Scientists behind the Doomsday Clock believe the world is slipping closer to a global man-made catastrophe.
In 2019, the clock – which serves as a metaphor for global apocalypse – was at 11.58pm, with 12.00am being the moment of “global catastrophe”.
On Thursday afternoon, Bulletin of Atomic Scientists revealed that in 2020, the clock had been set to 100 seconds to midnight – and the world could face a “catastrophe sooner rather than later”.
During the annual event, which sees prominent figures reveal how close to "midnight" humanity is, it was announced the world was worsening due to the threat of nuclear threat and climate change.
Speaking at a press conference, CEO Rachel Bronson said: during the unveiling of the clock: "Both nuclear and climate conditions are worsening and we note that over the last two years, world leaders discard the most effective methods for dealing with complex threats in favour of their own narrow interests and domestic political gain.”
She continued: “Leaders have helped to create a situation that will, if unaddressed, lead to catastrophe sooner rather than later.”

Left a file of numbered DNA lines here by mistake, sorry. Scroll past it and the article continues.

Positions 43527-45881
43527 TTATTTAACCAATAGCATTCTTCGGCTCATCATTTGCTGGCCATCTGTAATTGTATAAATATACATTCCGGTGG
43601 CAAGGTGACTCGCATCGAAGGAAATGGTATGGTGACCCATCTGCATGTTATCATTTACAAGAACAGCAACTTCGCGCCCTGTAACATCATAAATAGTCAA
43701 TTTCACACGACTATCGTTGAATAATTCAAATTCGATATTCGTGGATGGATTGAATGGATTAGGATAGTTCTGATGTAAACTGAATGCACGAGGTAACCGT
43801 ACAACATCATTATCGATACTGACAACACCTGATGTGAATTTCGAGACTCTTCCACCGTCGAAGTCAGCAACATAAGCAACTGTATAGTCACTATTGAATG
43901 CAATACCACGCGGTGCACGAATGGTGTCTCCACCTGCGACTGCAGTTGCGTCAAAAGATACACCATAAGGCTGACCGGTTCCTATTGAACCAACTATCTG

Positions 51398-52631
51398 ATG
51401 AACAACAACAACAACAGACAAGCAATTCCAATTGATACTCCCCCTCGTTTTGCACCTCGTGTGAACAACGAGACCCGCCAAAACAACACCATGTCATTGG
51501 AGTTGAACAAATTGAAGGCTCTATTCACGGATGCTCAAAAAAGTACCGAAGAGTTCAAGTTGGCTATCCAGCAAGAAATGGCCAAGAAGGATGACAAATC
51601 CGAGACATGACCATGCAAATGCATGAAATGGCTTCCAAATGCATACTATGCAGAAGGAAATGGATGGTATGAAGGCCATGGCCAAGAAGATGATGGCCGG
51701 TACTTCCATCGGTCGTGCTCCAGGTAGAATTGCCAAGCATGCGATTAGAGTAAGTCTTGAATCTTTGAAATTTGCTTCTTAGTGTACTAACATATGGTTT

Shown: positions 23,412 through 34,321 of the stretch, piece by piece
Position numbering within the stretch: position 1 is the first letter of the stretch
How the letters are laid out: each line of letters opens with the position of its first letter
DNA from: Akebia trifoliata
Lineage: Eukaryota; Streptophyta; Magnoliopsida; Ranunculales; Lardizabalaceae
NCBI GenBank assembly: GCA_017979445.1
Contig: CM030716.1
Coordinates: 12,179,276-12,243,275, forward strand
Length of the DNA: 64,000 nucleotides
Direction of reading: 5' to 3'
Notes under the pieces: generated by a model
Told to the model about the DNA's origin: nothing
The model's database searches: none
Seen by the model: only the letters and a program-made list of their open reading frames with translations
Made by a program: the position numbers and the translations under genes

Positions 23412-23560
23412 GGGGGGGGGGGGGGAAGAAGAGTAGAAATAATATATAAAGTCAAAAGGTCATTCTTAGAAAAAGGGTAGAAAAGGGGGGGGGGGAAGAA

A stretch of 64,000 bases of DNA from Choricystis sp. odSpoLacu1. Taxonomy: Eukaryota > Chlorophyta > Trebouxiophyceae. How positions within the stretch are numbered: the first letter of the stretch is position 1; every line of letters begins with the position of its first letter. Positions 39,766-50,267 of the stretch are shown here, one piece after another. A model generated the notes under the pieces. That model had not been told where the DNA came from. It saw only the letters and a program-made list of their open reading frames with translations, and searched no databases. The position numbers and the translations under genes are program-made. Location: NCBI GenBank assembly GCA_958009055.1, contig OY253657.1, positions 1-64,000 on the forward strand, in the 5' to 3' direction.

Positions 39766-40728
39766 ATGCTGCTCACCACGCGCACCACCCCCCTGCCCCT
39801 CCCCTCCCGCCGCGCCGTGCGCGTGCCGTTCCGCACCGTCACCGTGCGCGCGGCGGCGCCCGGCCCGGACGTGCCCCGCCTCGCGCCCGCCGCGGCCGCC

Former UN secretary-general Ban Ki-moon, who is also the deputy chair of The Elders, said: “We share a common concern over the failure of the multilateral system to address the existential threats we face.
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“From the US withdrawal from the Paris Agreement and the Iran nuclear deal, to deadlock at nuclear disarmament talks and division at the UN Security Council – our mechanisms for collaboration are being undermined when we need them most.”
The countdown was established in 1947 by experts from The Bulletin Of The Atomic Scientists who were working on the Manhattan Project to design and build the first atomic bomb.
The bulletin is an independent non-profit organisation run by some of the world’s most eminent scientists.
The Doomsday Clock was originally intended to warn of the threat of nuclear armageddon, but the clock also takes into account the likelihood of other emerging threats such as climate change and advances in biotechnology and artificial intelligence.
Over the years, its hands have moved forwards and backwards as the threats to the world changed.
In 2015, the clock was jumped forward by two minutes, taking it to three minutes to midnight. It remained unchanged in 2016.
In 2017, the clock was set two-and-a-half-minutes to midnight.